The weekend is here, and as usual, we plan to play some games in between doing other things.
While there are loads of things to do for the new few days, like enjoy a vacation, have a nice anniversary dinner, head to the shops, and do the usual weekend house cleaning, we plan on doing something other than what is expected of us. And this means games, games, and more games.
This weekend, we will be running errands for hobbits and doing a bit of fishing, shoot it out with others online, and relive a bit of nostalgia with some older releases.
Here's what we plan on getting into over the next couple of days.
Dorrani Williams, Video Producer - Valorant
I'm not sure what I'll be playing this weekend, it'll be a mix of different games for sure because I'm testing out a new 1440p 240hz monitor so I want to see what all the games look like at the higher resolution.
First impressions are that even though the monitor cost an arm and a leg, it was worth every penny because holy shit games are looking sharp AF.
But with that being said, of course I'll be playing Valorant like I always do.
James Billcliffe, Guides Editor - Fallout: New Vegas
It’s finally happened. I’ve become one of those sad old people that sits around playing retro games rather than the backlog of awesome new things they’ve paid good money for.
If you don’t think Xbox 360-era games are retro, consider that the console came out in 2005. That’s as big a time gap from now as there was between the original 360 and Sega Genesis’ US release in 1989.
I picked up a month of Game Pass for Hades (which I spoke about last week), but all I’ve downloaded is Oblivion (where’s our anniversary edition of the best elder scrolls game, huh, Bethesda?), Mass Effect 2, and Fallout: New Vegas, which surprisingly, holds up fantastically well because it always looked awful to begin with.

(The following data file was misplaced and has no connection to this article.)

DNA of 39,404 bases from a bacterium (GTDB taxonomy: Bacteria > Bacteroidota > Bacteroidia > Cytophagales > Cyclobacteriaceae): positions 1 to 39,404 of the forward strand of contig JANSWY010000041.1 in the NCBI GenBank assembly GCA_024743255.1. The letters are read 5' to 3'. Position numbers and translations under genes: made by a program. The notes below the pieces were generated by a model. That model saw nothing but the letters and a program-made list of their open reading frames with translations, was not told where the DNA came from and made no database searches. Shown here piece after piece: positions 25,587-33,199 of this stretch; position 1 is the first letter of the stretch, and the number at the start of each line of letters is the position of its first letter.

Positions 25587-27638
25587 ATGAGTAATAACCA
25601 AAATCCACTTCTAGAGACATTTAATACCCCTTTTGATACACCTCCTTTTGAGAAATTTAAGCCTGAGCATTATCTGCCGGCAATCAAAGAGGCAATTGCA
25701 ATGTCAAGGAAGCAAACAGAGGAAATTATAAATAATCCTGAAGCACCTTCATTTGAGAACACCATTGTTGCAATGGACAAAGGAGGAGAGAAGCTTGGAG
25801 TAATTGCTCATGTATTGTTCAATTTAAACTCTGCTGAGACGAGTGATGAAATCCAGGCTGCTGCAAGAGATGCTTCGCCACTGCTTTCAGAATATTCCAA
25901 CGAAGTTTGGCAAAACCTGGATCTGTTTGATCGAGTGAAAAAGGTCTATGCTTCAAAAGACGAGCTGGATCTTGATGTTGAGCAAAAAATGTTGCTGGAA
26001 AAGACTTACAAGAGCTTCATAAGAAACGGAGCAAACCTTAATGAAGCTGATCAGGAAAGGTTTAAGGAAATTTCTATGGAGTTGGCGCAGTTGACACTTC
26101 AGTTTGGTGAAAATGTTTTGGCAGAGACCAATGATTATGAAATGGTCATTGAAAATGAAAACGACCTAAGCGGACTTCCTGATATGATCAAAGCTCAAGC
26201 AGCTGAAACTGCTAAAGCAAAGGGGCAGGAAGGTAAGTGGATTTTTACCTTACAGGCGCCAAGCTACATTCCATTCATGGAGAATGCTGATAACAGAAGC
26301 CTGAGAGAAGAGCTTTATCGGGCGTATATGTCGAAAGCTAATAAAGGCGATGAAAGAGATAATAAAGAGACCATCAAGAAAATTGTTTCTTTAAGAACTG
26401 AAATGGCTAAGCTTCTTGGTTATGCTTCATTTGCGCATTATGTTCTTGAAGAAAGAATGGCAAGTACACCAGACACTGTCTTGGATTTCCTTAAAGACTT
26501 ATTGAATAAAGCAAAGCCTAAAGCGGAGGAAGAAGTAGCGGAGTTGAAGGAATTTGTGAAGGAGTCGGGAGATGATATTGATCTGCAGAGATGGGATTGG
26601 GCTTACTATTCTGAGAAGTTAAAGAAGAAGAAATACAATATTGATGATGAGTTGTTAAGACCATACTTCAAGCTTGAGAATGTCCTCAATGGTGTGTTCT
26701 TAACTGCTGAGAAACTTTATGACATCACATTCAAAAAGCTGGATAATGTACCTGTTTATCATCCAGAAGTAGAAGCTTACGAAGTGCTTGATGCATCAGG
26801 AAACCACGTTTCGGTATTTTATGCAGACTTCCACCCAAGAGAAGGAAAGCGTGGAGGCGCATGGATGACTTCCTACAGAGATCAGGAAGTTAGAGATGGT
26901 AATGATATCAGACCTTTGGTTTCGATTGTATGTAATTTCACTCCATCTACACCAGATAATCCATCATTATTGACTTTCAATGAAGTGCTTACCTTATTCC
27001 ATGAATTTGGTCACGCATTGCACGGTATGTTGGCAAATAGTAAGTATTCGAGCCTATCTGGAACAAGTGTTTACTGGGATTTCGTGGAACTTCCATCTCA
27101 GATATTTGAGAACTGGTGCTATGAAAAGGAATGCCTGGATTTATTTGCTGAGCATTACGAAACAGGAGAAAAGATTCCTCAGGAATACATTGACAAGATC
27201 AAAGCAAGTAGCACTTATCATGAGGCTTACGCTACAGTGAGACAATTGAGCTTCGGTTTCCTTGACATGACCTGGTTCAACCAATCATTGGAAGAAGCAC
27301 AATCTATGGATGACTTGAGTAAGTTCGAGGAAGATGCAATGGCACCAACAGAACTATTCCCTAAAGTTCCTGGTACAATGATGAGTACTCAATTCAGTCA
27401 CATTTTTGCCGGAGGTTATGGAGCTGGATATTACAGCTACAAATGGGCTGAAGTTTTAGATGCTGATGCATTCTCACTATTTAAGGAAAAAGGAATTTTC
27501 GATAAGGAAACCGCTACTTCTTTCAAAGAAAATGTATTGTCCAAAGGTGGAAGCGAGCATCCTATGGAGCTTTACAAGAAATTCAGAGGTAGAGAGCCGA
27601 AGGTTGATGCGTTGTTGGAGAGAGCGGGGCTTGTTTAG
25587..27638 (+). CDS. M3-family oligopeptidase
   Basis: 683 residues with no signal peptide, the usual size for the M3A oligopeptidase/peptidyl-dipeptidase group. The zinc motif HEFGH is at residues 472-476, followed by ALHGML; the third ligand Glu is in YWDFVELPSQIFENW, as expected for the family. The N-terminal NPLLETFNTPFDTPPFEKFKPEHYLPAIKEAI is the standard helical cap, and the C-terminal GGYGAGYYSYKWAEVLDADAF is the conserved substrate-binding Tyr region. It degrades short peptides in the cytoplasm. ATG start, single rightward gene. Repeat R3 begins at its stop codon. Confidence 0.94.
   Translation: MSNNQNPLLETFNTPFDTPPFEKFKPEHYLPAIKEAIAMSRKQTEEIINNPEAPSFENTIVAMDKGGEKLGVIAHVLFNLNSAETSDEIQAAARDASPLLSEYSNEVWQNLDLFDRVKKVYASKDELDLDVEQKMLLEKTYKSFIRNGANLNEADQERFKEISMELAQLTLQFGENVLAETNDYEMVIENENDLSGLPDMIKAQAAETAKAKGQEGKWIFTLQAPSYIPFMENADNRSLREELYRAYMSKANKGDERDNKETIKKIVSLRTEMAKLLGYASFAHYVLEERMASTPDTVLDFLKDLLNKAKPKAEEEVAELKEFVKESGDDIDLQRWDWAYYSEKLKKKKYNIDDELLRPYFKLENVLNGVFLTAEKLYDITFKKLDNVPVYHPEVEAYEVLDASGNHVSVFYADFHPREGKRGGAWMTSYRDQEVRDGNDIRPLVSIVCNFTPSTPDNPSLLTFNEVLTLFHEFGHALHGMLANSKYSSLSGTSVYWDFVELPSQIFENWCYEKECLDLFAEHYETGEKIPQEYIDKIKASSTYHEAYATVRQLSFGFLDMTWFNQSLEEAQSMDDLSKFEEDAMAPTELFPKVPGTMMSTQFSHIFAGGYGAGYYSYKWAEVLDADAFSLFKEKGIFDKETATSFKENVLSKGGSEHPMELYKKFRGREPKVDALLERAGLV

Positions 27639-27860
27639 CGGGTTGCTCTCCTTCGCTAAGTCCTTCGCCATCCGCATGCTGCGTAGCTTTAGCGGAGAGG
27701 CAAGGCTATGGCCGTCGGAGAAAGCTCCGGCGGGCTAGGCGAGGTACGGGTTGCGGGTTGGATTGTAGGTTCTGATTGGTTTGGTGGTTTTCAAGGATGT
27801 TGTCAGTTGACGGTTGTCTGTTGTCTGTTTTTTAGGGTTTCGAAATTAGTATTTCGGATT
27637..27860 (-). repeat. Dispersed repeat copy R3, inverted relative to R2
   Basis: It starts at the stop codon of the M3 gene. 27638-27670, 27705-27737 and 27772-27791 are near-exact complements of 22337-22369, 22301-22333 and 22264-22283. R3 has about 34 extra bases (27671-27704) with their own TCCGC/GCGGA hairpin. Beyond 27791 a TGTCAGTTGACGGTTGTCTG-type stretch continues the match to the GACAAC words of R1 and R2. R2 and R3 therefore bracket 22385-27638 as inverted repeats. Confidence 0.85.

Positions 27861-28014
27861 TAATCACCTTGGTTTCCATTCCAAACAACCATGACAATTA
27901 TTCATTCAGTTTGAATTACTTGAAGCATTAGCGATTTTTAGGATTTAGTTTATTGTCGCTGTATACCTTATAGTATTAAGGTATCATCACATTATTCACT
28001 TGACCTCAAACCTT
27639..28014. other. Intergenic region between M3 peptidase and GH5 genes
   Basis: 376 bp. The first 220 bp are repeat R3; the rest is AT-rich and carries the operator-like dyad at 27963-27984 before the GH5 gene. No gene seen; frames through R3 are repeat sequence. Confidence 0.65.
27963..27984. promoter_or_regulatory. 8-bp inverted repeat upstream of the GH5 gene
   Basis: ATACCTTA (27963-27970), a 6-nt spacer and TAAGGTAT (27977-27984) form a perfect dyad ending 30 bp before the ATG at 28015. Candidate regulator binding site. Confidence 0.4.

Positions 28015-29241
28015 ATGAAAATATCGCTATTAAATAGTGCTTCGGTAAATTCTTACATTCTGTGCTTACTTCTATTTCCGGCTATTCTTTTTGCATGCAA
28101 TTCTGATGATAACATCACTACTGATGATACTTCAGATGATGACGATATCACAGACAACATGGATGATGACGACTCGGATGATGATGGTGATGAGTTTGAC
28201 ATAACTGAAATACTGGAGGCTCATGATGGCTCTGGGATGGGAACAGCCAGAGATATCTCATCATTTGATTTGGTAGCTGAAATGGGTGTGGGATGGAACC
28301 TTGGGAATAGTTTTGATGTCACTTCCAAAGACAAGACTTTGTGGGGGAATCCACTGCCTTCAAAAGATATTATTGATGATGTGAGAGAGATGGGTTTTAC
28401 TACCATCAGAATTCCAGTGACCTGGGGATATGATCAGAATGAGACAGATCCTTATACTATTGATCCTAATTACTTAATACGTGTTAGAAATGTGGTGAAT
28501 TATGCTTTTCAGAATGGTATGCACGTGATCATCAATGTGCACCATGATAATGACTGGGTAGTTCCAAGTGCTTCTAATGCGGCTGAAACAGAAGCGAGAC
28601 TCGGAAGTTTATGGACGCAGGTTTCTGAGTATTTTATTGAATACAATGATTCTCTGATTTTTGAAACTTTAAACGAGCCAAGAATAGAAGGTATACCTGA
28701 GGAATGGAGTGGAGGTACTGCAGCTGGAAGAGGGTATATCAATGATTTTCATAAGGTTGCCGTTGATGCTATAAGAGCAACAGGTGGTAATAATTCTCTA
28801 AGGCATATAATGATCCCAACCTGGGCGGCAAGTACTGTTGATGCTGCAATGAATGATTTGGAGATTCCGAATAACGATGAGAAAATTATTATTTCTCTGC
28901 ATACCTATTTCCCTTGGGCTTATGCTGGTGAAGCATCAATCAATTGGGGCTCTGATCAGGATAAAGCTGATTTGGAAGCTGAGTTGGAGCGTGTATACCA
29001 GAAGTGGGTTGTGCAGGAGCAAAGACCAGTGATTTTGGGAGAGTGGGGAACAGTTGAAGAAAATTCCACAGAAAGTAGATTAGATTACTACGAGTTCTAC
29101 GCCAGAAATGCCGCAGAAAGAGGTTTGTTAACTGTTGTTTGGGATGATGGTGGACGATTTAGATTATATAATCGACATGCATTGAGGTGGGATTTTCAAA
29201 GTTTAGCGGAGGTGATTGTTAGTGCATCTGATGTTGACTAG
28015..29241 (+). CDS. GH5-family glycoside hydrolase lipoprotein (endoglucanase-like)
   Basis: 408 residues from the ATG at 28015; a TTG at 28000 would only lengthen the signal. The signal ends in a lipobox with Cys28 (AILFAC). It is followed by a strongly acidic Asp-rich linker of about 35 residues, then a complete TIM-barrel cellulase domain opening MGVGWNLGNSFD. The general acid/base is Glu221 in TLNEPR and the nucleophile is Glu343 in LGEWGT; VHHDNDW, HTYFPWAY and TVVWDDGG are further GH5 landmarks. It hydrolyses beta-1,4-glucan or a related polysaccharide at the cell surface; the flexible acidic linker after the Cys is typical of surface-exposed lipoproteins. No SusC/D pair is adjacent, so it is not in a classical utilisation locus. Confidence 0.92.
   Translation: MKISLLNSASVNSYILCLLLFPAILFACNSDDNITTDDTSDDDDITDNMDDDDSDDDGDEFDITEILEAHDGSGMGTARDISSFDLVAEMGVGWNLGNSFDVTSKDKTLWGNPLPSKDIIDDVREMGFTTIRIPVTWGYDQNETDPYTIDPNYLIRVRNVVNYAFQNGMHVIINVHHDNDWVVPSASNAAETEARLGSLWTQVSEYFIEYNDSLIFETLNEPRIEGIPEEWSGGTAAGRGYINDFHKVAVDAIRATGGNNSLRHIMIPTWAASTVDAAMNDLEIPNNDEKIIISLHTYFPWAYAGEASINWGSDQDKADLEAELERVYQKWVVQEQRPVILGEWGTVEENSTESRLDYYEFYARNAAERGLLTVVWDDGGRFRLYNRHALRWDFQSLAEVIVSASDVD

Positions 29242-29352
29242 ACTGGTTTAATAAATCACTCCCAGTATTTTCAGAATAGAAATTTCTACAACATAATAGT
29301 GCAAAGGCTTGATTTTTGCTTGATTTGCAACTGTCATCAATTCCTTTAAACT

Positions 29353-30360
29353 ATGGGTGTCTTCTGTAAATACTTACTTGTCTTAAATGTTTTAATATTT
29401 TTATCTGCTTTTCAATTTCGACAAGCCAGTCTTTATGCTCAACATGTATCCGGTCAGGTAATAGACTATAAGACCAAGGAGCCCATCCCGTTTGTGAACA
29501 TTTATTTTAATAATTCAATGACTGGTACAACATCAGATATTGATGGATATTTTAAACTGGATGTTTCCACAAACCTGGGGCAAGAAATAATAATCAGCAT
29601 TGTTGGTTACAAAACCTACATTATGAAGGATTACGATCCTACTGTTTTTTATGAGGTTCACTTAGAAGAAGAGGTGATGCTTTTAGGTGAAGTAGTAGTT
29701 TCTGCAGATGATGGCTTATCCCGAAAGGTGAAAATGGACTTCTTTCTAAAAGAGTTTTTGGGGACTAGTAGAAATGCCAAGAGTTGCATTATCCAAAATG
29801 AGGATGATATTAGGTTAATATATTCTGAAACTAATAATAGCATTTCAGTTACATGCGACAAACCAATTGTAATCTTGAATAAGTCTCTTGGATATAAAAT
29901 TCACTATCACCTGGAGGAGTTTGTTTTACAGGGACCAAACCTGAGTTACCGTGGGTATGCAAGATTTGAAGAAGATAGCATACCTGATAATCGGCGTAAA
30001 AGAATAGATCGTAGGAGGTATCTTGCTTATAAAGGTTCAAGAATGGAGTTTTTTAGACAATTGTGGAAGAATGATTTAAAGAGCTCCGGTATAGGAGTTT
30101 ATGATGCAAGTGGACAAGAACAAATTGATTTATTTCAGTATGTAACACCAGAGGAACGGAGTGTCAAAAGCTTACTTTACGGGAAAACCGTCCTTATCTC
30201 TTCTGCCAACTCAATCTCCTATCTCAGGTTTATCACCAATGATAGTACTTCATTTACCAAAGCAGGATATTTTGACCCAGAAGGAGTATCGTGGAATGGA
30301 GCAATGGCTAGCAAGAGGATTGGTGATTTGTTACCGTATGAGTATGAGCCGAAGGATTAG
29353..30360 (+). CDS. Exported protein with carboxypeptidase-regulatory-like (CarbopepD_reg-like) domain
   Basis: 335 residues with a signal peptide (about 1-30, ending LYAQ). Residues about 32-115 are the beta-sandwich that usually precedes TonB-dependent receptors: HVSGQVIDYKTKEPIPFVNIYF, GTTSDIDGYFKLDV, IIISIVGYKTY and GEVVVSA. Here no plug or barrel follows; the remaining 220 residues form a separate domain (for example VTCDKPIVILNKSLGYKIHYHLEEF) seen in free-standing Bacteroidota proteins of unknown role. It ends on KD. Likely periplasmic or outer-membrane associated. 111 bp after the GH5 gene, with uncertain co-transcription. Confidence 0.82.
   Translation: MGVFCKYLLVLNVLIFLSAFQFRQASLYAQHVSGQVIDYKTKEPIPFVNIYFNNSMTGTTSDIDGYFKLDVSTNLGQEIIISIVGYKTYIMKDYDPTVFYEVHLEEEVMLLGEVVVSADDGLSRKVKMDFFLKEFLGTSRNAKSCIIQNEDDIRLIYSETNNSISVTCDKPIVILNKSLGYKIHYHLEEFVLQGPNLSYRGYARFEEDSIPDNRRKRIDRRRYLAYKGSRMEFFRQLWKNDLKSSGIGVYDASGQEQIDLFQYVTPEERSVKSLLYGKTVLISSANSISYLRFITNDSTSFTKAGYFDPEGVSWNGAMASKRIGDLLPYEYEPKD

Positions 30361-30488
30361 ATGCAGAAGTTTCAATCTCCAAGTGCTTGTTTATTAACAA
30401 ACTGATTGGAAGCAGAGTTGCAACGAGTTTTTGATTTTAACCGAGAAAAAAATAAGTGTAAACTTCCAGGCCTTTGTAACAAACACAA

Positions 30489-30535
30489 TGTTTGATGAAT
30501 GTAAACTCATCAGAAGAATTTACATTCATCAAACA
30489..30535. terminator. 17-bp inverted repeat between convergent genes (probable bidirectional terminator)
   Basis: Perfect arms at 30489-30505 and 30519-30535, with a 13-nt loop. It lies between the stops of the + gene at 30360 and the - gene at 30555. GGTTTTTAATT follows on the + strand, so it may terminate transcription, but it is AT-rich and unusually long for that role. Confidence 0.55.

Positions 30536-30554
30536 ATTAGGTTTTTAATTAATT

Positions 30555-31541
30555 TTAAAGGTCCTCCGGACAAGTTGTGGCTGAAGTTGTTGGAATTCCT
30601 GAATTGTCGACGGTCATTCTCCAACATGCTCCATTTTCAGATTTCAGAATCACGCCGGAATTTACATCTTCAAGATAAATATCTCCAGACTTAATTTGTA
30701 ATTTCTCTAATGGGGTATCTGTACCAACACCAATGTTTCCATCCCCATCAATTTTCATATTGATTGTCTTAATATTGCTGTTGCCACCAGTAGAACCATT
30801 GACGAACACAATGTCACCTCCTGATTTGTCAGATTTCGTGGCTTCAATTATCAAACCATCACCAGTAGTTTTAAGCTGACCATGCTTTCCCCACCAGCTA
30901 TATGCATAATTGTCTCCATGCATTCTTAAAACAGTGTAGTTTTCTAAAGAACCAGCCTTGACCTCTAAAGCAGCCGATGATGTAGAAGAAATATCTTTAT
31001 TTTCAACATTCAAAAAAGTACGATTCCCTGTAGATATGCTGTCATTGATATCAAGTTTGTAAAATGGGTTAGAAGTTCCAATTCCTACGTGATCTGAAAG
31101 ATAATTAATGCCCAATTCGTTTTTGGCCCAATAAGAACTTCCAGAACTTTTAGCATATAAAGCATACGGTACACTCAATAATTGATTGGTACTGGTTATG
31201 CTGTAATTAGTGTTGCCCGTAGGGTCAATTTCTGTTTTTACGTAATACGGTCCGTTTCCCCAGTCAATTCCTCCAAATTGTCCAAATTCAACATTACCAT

Safe old friends, keep me warm in these troubling times. And please fetch my bag of Werther's Original from the porch if you’re walking past.
Stephany Nunneley, News Editor - Lord of the Rings Online, Stardew Valley
Like sands through the hour glass, so are the days of my life playing Lord of the Rings Online. I know I sound like a boring sort, considering it always seems as though I am playing it, but I promise I play other things besides a life-sucking MMO.
Thing is, the Farmers Fair festival is going on right now in the game, and it's my favorite one of the year. It's been live for a week, and I have yet to jump in on it, so I better before the devs pull it from the game. I want that new horse and the deer pets, after all.
I haven't played it in a few weeks either, because I spent every night from May through mid-July playing it and other games with my pals, and the man of the house was starting to feel lonely. I guess he needs a bit of my time too. Bless him anyhow, the big baby.
When the news that Stardew Valley would be arriving on Xbox Game Pass this fall broke, it reminded me that I haven't played it in ages, and that Sebastian and my dog are probably missing me. I have yet to propose to the fella, as I am a couple of hearts away, but I plan on asking - eventually. Hell, I'm scared to get married in real life enough as it stands now, so why would I in a game?
My decisions in games sometimes mirror those I make in reality. Like, in BioShock I always save the little girls. Only an evil bastard wouldn't do it. Well, that's unless I am playing D&D, because then, I can be rather evil - if I'm not playing my Druid, who is chaotic good. There's never a grey area with my characters, which makes me rather predictable and thus pretty boring.
Tom Orry, Editor-in-Chief - Quake
I remember buying the boxed version of Quake back as a 13-year-old, not really sure if the game would even run on my PC. So to see a new version shadow drop during QuakeCon was really great.
These days of course there's no real concern over whether or not the game will run, but there are some neat new graphical touches to give the 25-year-old game a slightly modern feel.
I blasted through about 20 minutes of the campaign and had a great time, and thanks to Game Pass, members can download it for PC and Xbox at no extra cost - it's also on PS4, PS5, and Switch if you play on one of those platforms.
Despite its dated look, Quake is still a joy to play and anyone who missed it or simply wasn't gaming back in 96 should give it a whirl if only to get a taste of what FPS gaming was like back then.